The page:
Long-term (trophic) purinergic signalling: purinoceptors control cell proliferation, differentiation and death
AuthorBurnstock, G; Verkhratsky, A
Source TitleCell Death and Disease
PublisherNATURE PUBLISHING GROUP
University of Melbourne Author/sBurnstock, Geoffrey
AffiliationPharmacology and Therapeutics
Document TypeJournal Article
CitationsBurnstock, G. & Verkhratsky, A. (2010). Long-term (trophic) purinergic signalling: purinoceptors control cell proliferation, differentiation and death. CELL DEATH & DISEASE, 1 (1), https://doi.org/10.1038/cddis.2009.11.
Access StatusOpen Access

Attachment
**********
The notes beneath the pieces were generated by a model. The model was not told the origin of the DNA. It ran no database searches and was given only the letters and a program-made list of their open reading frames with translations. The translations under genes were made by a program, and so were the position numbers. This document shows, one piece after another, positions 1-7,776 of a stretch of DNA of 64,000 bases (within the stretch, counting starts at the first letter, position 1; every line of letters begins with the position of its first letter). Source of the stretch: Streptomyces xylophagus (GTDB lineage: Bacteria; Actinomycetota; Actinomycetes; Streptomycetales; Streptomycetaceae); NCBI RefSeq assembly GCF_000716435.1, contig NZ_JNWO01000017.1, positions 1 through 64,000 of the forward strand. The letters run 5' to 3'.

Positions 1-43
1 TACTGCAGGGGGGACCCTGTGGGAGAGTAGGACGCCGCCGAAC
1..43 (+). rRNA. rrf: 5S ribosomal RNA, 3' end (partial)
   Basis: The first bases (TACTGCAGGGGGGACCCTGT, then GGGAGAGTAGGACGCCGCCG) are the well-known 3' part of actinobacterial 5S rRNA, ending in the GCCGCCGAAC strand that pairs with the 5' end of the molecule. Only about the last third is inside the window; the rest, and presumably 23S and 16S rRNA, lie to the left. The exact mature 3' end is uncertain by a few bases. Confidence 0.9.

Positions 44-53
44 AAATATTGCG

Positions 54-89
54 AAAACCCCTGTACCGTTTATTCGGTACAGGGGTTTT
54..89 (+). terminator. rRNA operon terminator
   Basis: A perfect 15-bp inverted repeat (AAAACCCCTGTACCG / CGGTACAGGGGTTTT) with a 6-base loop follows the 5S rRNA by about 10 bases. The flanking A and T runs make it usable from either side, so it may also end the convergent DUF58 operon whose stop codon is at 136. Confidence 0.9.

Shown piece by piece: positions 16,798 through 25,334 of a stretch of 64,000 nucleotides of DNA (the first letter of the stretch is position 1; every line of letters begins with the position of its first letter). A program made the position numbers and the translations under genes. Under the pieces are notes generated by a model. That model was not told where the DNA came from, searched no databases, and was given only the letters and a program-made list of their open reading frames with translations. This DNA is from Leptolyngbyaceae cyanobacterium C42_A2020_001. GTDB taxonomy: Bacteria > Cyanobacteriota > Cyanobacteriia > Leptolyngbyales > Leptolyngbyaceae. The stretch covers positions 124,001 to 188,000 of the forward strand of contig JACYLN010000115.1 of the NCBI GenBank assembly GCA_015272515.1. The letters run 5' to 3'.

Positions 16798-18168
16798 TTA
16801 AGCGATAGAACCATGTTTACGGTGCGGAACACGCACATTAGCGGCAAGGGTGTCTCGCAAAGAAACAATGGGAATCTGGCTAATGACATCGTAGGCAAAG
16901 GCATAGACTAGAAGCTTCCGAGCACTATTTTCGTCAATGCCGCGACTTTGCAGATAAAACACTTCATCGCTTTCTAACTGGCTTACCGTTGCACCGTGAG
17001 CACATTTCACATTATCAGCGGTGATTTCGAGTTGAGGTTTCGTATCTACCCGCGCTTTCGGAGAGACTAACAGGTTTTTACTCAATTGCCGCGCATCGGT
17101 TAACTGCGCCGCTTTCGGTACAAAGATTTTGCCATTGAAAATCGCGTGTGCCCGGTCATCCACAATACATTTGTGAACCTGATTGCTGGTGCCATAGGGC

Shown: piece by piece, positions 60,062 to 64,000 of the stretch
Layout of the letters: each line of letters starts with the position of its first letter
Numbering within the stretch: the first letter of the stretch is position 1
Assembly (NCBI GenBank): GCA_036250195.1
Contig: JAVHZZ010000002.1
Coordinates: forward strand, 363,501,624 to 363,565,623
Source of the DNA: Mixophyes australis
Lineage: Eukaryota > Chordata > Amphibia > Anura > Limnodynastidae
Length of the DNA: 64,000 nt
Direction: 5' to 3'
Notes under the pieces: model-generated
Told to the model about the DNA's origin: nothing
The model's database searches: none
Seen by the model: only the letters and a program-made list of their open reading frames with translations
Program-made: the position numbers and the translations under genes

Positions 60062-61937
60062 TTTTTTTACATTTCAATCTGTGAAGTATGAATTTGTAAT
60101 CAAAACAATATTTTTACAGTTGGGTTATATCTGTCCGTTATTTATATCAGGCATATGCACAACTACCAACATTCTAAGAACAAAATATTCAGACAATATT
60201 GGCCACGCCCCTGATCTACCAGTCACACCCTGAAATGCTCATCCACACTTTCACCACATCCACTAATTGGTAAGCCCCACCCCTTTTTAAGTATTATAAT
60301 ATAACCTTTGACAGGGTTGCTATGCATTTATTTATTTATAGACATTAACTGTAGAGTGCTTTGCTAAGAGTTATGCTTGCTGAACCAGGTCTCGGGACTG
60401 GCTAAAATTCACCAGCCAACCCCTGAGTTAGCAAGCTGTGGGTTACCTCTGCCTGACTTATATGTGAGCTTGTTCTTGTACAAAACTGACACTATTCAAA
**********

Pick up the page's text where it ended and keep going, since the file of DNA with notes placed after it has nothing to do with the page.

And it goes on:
The purinergic signalling system, which uses purines and pyrimidines as chemical transmitters, and purinoceptors as effectors, is deeply rooted in evolution and development and is a pivotal factor in cell communication. The ATP and its derivatives function as a 'danger signal' in the most primitive forms of life. Purinoceptors are extraordinarily widely distributed in all cell types and tissues and they are involved in the regulation of an even more extraordinary number of biological processes. In addition to fast purinergic signalling in neurotransmission, neuromodulation and secretion, there is long-term (trophic) purinergic signalling involving cell proliferation, differentiation, motility and death in the development and regeneration of most systems of the body. In this article, we focus on the latter in the immune/defence system, in stratified epithelia in visceral organs and skin, embryological development, bone formation and resorption, as well as in cancer.
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